One of the many advantages of raising venture capital is that, as a portfolio company, you have access to the firm’s network. In other words, you can now ask experienced founders and operators as many questions as you’d like.
But what if you haven’t raised funding yet? What if you’re in the earliest of stages and you still have plenty of questions for the venture community? That’s where we come in.
Last year, we sourced a handful of questions from the Chicago startup community, such as what are the most important slides in a pitch deck and should I use a broker, and asked three local VCs to tackle them. Here are the first next three questions in the series.
We’re a startup with good traction and solid GTM, but something every VC seems to push us back on is – we have six founders. Does that concern you? (Answered by Ty Findley, Sr. Associate at GE Ventures)
Unfortunately, six founders are simply too many. Two, maybe three, co-founders with very complimentary skill sets is ideal. Beyond two to three a couple of key issues come to mind, among many others. First, who is calling the shots? Startups need to move quickly, and with that many voices around the table, decisions can take much longer than they should for an early stage company; your board certainly will take issue with this. Second, with that many founders the dilution of company ownership is an immediate concern. Early stage investing requires long-term planning to keep management team incentives carefully aligned with their investors, and if you have already split the ownership 6 ways, an investor will be very concerned that the right incentive is in place during the tough times every startup will go through.
How much does the quality of our angel/seed investors impact your decision to invest in a startup, if at all? (Answered by Binoy Bhansali, Associate at Sandbox Industries)
Angel investors: Can only be a cherry on top, never really a negative unless they sit on the board. If they sit on the board, we would spend some time with them to understand how they think and why they would be helpful to the company / why they should sit on the board.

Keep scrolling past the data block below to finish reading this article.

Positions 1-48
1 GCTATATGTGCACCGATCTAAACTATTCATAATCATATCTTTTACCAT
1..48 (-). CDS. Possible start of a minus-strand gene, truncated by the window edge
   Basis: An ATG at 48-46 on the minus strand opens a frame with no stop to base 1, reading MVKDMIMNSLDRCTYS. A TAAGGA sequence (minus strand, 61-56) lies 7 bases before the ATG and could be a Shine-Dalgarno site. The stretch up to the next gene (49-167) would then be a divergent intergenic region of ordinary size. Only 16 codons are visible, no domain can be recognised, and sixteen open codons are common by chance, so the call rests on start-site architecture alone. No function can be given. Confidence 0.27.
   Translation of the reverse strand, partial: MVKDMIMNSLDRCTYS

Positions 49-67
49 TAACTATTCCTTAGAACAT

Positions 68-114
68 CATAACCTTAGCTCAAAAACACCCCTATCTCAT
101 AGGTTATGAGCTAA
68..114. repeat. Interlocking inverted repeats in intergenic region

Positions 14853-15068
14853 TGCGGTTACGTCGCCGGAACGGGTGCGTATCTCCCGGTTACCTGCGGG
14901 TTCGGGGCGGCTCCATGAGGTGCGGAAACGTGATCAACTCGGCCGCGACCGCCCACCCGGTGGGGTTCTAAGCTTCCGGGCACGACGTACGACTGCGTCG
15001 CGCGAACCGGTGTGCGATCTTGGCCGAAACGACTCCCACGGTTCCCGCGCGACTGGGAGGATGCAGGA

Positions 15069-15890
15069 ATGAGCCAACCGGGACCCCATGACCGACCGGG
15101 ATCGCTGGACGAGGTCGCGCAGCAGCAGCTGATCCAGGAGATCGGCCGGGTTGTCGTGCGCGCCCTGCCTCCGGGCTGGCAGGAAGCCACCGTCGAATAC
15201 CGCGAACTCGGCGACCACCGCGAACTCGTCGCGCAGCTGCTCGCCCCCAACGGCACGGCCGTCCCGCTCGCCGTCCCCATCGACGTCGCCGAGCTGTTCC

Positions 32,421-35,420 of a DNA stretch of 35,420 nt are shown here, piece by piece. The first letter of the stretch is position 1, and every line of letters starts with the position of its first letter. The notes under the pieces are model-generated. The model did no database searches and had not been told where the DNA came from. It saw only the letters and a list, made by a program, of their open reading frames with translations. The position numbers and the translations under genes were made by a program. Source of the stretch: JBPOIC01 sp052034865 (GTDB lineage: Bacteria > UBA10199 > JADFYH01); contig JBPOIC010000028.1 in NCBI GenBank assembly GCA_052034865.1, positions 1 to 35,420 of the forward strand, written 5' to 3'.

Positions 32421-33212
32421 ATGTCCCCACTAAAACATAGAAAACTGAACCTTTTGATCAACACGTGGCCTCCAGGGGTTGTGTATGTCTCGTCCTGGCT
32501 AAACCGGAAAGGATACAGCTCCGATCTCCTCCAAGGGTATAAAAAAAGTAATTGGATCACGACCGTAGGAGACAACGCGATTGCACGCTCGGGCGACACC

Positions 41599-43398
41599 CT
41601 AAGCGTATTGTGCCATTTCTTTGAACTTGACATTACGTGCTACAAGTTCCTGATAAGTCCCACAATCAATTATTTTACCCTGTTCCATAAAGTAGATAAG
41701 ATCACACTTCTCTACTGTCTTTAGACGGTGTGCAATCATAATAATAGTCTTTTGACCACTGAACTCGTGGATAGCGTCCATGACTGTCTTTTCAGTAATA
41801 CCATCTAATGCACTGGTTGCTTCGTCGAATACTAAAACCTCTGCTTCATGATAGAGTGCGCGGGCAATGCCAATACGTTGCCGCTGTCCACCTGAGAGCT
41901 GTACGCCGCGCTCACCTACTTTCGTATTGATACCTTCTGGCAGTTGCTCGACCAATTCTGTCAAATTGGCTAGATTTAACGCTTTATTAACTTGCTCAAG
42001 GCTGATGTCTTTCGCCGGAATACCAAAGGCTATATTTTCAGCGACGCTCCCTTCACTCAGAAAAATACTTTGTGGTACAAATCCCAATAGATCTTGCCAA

Seed investors: Again, there are very few reasons why specific seed investors would deter an investment. If they are seed investors that we know and have worked with in the past, it could slightly help an investment thesis, especially if that seed investor sits on the board. If they do sit on the board, we would spend some time with them to understand how they think and why they would be helpful to the company / why they should sit on the board.
Angel/seed investors would not be in the top 5 or so things that we look at when evaluating a deal.
Outside of investing in startups with diverse founders, how do you make sure that your portfolio companies are as committed to increasing diversity in tech as you are? What’s the role of a VC in tackling this issue? (Answered by Samara Meija Hernandez, Senior Associate at MATH Venture Partners)
It needs to start with the limited partners that invest in venture funds. As they look for new investments or at their current portfolio it’s important to ask diversity in breakdown of partners, the investment team, promotions, and how they are investing in diverse founders. In turn, this will drive priority at the fund level into their portfolio. VCs can have guidelines to help increase diversity and inclusion with their portfolio companies. Even better would be to “do the work for them” and do things like create a pipeline of underrepresented groups looking for startup jobs. VCs also can diversify their network by partnering with local organizations already helping underrepresented groups and actively mentoring.
None of this will happen in a meaningful way until the top of the funnel begins to prioritize this – not until LPs begin to ask about diversity in their investments are VCs going to look at diversity as a “nice to have” as opposed to a “need to have.”
(Image: From Left to Right, Ty Findley, Binoy Bhansali, Samara Meija Hernandez)